Using The London Gazette For Your Genealogy Research. Hands up who knows about the London Gazette for their family history? Thought so, not that many of you! Well let’s put that to rights as if you don’t know about or haven’t used the Gazette then you are missing out on a super resource.
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The London Gazette was first published during the plague year of 1665. King Charles II moved the court from London to Oxford to avoid catching the disease and it became obvious that a publication was needed to inform others of government news. It is Britain’s oldest continuously published newspaper and is still published today albeit in electronic form online. As you can imagine over the centuries there has been some changes and it focus has widened – which is good news for genealogists. However it still has details of changes to the law and government policies.
So what can you expect to find when you are using the London Gazette for your genealogy research? The answer to that is names, dates and events and not just regarding the upper classes of society. Here is a list of items that will be found:-
- change of name that has been legally documented, rather than just adopting a new name
- bankruptcy notices
- deceased estates notices
- Granting of British citizenship
- Awarding of medals and meritorious actions
- Awarding of honors such as the Order of the British Empire
- military appointments and promotions
- Admiralty and War Office dispatches
- Notices from the civil service
Using The London Gazette For Your Genealogy Research – what might you find?
On the Home Page of the London Gazette website there is a nice and simple search box for searching their archives. I think the best way for me to explain what you might find is to show you a couple of examples.
I entered the surname Diddams, a fairly unusual name, but generally centered in Hampshire. The results showed that 109 notices with the name Diddams in it were available. Having got your results you can sort them by Oldest, Latest, Relevance or Default (no indication what this means). The results for Diddams dated from 1841 – 2018.
Let’s look at the earliest entry. Clicking on this entry in the search results bring you to the actual page, which you can download if you wish – and as good genealogists we do want to do that so we can attach it to our online/computer based trees or print off for our paper files. The name you have searched for isn’t highlighted so you need to read through the page to find your ancestor. This is arduous and the only danger is getting side tracked reading something that is fascinating, but has nothing to do with your genealogy!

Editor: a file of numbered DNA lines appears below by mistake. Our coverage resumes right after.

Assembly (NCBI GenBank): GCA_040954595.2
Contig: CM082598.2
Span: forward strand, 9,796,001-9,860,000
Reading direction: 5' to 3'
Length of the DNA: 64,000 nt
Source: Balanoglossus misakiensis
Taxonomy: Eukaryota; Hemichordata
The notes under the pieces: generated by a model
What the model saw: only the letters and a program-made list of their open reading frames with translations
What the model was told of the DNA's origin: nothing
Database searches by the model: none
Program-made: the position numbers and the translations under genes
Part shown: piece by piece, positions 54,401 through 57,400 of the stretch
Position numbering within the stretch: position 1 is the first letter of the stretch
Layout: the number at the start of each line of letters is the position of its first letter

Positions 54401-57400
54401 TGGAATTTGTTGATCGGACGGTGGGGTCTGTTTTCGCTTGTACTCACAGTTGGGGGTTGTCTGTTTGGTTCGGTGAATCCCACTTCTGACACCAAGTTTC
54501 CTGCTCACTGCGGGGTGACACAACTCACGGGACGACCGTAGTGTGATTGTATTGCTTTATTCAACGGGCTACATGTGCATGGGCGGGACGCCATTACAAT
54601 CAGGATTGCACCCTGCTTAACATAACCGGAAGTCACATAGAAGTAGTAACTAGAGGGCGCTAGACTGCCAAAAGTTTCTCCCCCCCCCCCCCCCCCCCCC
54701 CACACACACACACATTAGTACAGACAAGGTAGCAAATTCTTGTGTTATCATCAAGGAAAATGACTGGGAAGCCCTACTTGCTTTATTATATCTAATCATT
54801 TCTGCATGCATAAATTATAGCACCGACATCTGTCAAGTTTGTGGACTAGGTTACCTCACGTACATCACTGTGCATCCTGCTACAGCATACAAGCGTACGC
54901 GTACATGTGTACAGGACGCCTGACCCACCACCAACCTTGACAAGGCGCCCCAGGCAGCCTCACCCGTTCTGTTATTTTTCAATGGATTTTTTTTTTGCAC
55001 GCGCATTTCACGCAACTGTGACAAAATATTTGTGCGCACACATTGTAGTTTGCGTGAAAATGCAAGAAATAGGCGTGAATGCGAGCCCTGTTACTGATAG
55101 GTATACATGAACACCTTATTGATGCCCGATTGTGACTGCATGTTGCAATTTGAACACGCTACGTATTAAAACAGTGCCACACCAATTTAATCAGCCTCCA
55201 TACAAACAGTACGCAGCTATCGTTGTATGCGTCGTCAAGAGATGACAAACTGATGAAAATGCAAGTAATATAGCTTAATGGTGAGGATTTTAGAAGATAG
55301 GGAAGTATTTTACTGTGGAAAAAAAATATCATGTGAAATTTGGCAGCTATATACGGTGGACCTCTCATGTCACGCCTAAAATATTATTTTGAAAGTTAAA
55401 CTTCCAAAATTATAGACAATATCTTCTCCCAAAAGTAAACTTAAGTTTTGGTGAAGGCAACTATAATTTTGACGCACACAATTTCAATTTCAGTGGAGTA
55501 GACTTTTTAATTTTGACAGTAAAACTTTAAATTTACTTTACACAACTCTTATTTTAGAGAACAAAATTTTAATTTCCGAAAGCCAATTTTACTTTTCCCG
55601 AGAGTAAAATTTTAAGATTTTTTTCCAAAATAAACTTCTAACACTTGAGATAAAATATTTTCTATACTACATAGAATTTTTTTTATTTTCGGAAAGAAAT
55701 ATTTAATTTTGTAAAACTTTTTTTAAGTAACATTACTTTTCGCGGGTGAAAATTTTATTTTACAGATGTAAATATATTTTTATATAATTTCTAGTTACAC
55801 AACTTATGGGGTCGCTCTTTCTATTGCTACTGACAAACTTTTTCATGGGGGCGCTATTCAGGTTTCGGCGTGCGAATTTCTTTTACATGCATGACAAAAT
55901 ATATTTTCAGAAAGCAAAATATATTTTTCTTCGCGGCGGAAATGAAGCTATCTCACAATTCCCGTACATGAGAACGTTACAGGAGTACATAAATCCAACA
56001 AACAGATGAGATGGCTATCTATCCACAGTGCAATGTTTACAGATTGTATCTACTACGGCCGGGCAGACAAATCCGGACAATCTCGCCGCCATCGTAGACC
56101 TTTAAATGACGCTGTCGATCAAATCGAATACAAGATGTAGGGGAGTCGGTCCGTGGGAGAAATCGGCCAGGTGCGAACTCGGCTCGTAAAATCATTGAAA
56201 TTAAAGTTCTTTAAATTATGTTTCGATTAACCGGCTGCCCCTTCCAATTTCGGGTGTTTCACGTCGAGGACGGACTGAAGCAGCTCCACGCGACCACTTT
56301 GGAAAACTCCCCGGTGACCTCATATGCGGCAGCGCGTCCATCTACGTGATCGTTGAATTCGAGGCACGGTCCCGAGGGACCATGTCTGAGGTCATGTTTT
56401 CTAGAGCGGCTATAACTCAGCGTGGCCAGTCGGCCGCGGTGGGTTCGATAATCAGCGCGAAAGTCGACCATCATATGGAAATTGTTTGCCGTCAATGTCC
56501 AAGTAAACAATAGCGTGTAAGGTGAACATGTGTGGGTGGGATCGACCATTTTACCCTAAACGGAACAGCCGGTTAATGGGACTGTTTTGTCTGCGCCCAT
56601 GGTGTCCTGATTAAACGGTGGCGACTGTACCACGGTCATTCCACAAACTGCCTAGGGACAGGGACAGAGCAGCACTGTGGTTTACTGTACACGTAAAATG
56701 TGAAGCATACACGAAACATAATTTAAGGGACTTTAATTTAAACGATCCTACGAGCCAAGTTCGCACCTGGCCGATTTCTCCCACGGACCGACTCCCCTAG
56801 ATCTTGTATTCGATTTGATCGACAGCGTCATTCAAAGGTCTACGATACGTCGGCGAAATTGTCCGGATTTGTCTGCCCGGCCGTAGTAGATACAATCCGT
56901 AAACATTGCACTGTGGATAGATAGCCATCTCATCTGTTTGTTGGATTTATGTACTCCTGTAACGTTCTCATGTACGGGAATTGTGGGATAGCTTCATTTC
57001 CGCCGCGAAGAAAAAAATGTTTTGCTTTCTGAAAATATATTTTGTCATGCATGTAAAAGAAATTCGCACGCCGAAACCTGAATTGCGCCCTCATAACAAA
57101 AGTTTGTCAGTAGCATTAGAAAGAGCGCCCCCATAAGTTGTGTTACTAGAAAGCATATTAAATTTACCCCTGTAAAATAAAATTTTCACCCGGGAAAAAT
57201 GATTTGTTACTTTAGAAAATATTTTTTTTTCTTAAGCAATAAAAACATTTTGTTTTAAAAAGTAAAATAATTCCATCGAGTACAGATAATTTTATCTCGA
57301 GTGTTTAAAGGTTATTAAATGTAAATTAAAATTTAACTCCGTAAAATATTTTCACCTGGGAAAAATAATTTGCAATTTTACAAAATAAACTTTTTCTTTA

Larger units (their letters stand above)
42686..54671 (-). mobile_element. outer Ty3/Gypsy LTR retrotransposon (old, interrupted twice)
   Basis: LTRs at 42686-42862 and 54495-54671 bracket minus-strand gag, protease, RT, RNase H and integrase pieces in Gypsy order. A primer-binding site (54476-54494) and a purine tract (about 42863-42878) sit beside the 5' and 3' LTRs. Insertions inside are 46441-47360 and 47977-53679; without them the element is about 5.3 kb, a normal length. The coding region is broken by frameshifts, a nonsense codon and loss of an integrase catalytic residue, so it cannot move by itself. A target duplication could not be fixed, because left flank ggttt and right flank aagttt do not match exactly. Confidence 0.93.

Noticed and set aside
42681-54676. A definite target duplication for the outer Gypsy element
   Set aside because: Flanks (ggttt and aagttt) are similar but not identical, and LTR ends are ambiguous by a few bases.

The search results showed me that the result was regarding William Diddams late of Portsea, Hampshire, cordwainer. Cordwainer is another word for a boot and shoe maker. The page entry tells me that William Diddams, late of Portsea, Hampshire, cordwainer was held prisoner for debts and he will be brought before the court in Winchester on 10 December 1841. His goods have been seized and are held by the court. Anyone owed money by William can attend the court and oppose his discharge.
From this information I can now look at the 1841 census which was taken on 6 June 1841 and then track William through the census. I can also look for parish registers, newspaper reports, civil registration and other documents to find out what happen to William and whether he recovered from what must have been a major set-back in life.
I entered the surname Pottinger in the search box and this came up with 1,591 results. The results ran from 1741 – 2018. Let’s look at one of the entries.
28 September 1818. Extracts from a letter received from Lieutenant Pottinger, Provisional Collector of Ahmednuggur (India) dated 30 April 1818. Lieutenant Pottinger states that the men who entered Newassa Pergunnah and caused considerable alarm have been dispersed and have returned to their villages. He says that a small body of auxiliary horse would capture Ram Deen and his men as they are said to be exhausted to the last degree.
This would seem to be a report of possibly the 3rd Anglo-Maratha war in India and is a good example of how news from abroad was circulated throughout the country. Using this information we can look at British in India Records which are online, UK parish registers, army records, census to see if he returned to the UK etc.
Using The London Gazette For Your Genealogy Research – Where can it be accessed online?
The London Gazette has it’s own website – CLICK HERE to access the site – it is free to use and you don’t have to register. However if you think you might like to save your searches and pages you have found you can register and use those facilities. Either way they don’t ask for your credit card details. They have a Help and Guidance page which is concise and very helpful. Also included in this website is the Edinburgh Gazette which is very helpful for those with Scottish ancestry.
Ancestry has the London Gazette for the period 1825 – 1962, but it isn’t a complete run, there are gaps.
FindMyPast has the London Gazette supplement 1914 – 1920
As the complete run of gazettes are available online I recommend you use the London Gazette website.
Using The London Gazette For Your Genealogy Research – Summary
I hope you are now convinced you should include the London Gazette in your list of records to search for ancestors who were living from 1665 onwards. Information that is not available elsewhere or which wouldn’t be online can be found here. A quick and easy search facility makes this a joy to search and who knows what you might find!
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